Causality in Chaos. Rachel Rose

in conversation with Kari Rittenbach

KR: The show that we’re supposed to discuss—actually the work that was commissioned specially for it—has been postponed until next year, due to the pandemic. The formal organization of reality has shifted drastically in the last six months, not least the mainstream perception of it. I noticed last week that a Soho shop we dropped into on a coffee date back in February had shut permanently. New York changes quickly, but you definitely sense these minor implosions all around—a general egress. Now it is just after 8 am on a Monday in September; we are speaking by telephone. Let’s begin with some background on Enclosure (2019) and the preceding film, Wil-o-Wisp (2018). These two works represent a significant step in the development of your filmmaking practice because you involved professional actors for the first time in both. There were figures in your earlier videos too, but they perhaps served more pensive purposes. We can also talk about the particular temporalities and what encouraged you to set a story in a historical, pre-capitalist era. What drew your attention to 17th-century England—or rather, 16th-century?

RR: Wil-o-Wisp takes place in the 16th century and Enclosure in the 17th. I came to Wil-o-Wisp in a roundabout way. At the time, I was experiencing a lot of successive coincidences. I was curious: what is a coincidence, literally and culturally? We don’t really have an argument for the value of a coincidence in our modern Western culture, but actually in that period in England they did have an idea of why and what a coincidence was, and it was linked to how they thought about causality and animism, The Great Chain of Being. This connection-between-all-things was central to how people thought.

KR: The idea that chance isn’t necessarily pure chance, that things happen for different reasons?

RR: Exactly. This worldview was connected to how people treated and understood the landscape. So when the landscape started to reshape during the Enclosure movement, it also reshaped how people thought of something as a coincidence. In all my work I’m trying to figure out how we live in our bodies and think now and how does our environment condition us.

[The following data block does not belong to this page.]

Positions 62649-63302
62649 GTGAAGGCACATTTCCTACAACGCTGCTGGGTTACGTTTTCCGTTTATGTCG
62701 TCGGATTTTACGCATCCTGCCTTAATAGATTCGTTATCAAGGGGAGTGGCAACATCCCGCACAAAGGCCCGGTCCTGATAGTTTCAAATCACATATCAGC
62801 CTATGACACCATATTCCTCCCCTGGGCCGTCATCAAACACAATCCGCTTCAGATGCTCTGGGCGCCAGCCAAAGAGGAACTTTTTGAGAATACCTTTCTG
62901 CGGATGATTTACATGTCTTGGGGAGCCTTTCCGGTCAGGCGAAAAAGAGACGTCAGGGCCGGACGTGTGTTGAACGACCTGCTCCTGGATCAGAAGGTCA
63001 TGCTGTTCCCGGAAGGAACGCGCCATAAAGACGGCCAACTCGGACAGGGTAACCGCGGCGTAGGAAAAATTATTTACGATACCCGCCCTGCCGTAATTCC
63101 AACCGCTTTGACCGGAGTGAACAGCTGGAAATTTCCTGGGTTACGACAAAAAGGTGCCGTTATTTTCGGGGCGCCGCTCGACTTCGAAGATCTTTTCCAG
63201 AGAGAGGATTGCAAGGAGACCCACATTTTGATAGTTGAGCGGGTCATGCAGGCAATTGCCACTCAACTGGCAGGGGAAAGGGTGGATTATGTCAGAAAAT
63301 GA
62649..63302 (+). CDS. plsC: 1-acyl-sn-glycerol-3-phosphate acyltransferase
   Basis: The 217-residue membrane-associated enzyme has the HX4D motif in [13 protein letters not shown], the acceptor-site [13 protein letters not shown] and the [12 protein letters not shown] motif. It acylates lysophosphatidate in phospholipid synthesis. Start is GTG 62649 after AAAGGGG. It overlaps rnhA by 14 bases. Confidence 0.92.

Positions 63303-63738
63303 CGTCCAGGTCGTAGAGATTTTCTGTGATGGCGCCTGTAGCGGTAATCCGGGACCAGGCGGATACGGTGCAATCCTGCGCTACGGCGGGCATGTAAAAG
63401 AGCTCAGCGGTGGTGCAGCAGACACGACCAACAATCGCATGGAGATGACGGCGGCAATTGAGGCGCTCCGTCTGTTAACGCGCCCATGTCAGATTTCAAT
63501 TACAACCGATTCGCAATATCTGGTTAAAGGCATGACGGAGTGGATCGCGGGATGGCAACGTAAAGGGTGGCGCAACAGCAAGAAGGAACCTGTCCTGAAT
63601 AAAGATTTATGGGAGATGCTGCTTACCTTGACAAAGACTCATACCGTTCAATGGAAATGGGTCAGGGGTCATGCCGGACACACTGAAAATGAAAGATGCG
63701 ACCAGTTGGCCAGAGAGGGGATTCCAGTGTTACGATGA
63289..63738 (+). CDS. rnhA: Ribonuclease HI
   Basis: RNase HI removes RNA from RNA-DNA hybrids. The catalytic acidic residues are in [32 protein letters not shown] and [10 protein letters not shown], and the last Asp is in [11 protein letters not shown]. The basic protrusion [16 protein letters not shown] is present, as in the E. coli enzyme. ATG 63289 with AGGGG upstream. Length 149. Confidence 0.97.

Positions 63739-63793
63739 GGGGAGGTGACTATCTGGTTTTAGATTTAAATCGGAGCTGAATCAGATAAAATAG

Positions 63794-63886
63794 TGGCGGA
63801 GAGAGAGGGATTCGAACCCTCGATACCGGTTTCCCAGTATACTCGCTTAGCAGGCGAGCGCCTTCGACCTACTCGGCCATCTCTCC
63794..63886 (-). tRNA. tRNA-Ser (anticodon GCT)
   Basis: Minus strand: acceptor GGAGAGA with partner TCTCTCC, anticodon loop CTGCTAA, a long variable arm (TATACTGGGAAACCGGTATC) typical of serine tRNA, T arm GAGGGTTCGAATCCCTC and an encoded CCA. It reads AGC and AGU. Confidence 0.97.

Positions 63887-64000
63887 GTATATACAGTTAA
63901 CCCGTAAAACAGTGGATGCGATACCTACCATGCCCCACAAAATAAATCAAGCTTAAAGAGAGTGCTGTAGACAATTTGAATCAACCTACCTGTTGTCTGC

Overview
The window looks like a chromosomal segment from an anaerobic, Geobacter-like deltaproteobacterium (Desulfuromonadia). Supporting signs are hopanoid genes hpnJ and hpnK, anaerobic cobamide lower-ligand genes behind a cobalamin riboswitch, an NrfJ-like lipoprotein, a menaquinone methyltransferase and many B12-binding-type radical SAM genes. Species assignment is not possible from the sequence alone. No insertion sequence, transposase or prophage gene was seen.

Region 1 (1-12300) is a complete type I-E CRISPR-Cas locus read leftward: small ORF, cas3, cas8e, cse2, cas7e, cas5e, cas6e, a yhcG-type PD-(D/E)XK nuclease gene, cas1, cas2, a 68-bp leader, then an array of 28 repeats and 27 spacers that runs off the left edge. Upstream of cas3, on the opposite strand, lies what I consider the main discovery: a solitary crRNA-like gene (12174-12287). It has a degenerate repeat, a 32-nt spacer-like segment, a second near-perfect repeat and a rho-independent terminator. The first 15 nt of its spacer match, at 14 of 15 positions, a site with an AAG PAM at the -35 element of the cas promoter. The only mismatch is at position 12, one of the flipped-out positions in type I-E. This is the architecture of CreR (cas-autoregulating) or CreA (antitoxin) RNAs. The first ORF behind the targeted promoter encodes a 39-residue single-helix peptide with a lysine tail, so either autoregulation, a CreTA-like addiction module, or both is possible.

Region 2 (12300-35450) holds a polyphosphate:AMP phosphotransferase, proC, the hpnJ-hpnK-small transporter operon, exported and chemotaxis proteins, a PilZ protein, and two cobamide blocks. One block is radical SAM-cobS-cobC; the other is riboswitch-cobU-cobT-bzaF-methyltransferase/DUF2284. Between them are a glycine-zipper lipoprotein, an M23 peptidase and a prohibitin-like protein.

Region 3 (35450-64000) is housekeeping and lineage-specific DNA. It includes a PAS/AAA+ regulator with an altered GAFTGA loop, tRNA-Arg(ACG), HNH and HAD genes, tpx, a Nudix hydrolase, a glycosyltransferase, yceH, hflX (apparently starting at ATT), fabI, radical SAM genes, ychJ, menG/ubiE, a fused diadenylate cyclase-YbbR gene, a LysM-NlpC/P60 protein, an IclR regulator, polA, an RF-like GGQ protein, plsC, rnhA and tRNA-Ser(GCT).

KR: That makes me think about when our conception of reality changed. I’m trying to remember a time when there was still belief in magic. There are still societies, cultures, places where that kind of demystification hasn’t happened as thoroughly as it did in Manhattan. There is more cynicism here, also because you are constantly aware of moving through a sort of hard electrical grid that completely encompasses and captures you: a pulse on the cybernetic motherboard of urbanity. It’s a very different feeling to be freed from that structural overdetermination and have to look at nature another way. In terms of climate change, it is not difficult to grasp the way in which the environment is reacting against us at this moment. Culturally, we tend to close down the unpredictable—per the ethos of Silicon Valley. We account very little for nature, and grant even less importance to how the environment rules us. And we seem to be at the cusp of apocalypse in the United States now, considering the fires and the hurricane season, among other disasters… I like that Enclosure is construed as a fiction, rather than documentary or realism, because it takes an unfamiliar setting in which a lot of ideas were still loose and tells a story that is in fact quite simple. The story itself is not alien to the period we live in now. Did your own relationship to the countryside have any effect on your approach to the topic of the film?

RR: During the 16th and 17th centuries the houses were made of only plain wood and mud, with open fires in the middle. They were burning down a lot, death was omnipresent and one’s sense of vulnerability to the outside was strong. Now in New York, in part what was so traumatic about Hurricane Sandy is that we felt the grid, glass and steel are all permeable and that we’re not stable against external forces.

Enclosure, 2019

Enclosure, 2019

Palisades in Palisades, 2014, installation view, Rachel Rose, Kunsthaus Bregenz Photo: Markus Tretter

KR: As long as we have the electrical grid, we can still “plug-in”.

RR: I think this is connected to the thinking about magic. Mortality was at the forefront then, so thinking of the body as within a continuum was essential. With COVID and similarly with these fires, it’s new for us to experience death so frontally, maybe since September 11. We’re inundated with death and that has been paired with a pause in consumption culture, a breakdown of capitalism. In Enclosure I show people minting and making their own personal cash. At the time, cash was completely new, and people didn’t know what to do with it. There is this strong link between how we consume and how we sublimate death, and when one comes forward the other one has to retreat.